The Four Horsemen of the Apocalypse
Dr. Gottman uses this metaphor depicting the end of times in the New Testament as a way of describing the serious impact that these communication styles have on a marriage. These four negative communication styles, according to Dr. Gottman’s research, are the predictors of the end of a relationship.
Left unchecked, these communication styles erode the relationship little by little, and couples who fall into these patterns rarely feel as thought they resolve any of their conflicts. It seems as thought they simply can’t talk about anything with an argument.
The fact is that couples have conflict.
The goal of couples counseling, from my perspective , is not to end conflict. I think that’s a bar that’s unreachable. The goal is to learn how to manage conflict, to be able to communicate your point effectively, and to be able to hear your partners point of view. When the four horsemen are being used, nobody can hear anybody.
The four horsemen are criticism, contempt, defensiveness, and stonewalling. In the next few blog posts I’ll be talking a little about each one of these individually, with a tip or two for how to use this knowledge.
The first horseman of the apocalypse is criticism. Criticizing your partner is different than complaining. In a sense what we need to do in Gottman couples counseling is teach ourselves how to “complain well”. The purpose of learning to use a soft start-up and other methods is to that our intentions can actually have a chance to be heard by our partners.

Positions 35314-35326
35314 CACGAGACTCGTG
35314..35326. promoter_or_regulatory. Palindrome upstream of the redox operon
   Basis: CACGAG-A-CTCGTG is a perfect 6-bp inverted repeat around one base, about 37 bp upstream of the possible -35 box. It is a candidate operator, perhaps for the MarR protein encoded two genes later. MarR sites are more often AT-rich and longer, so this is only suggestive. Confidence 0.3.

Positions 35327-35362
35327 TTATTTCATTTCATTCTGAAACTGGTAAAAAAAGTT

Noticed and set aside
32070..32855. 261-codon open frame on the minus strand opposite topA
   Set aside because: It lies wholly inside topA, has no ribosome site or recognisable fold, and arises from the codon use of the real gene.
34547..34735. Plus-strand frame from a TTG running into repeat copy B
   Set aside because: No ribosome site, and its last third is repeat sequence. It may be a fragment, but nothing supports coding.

The way we use this tool in counseling is simple, but not easy-I call it out when I hear it. I often ask “can I press pause here” and coach my clients on a kinder, gentler approach to express their feelings, along with a definable, reachable ask for the partner. In Gottman language we call this either a soft start-up or a repair. Simply complaining about something, without a definable request for what you want, is likely to sound like criticism.
Couples Counseling Mountainside
Chuck Beardsley, LCSW is a level-3 Gottman couples counselor, and is a level 3 Relational Life Counselor. Chuck utilizes Mindfulness, ACT, and other contemplative practices in his work with individuals and couples.
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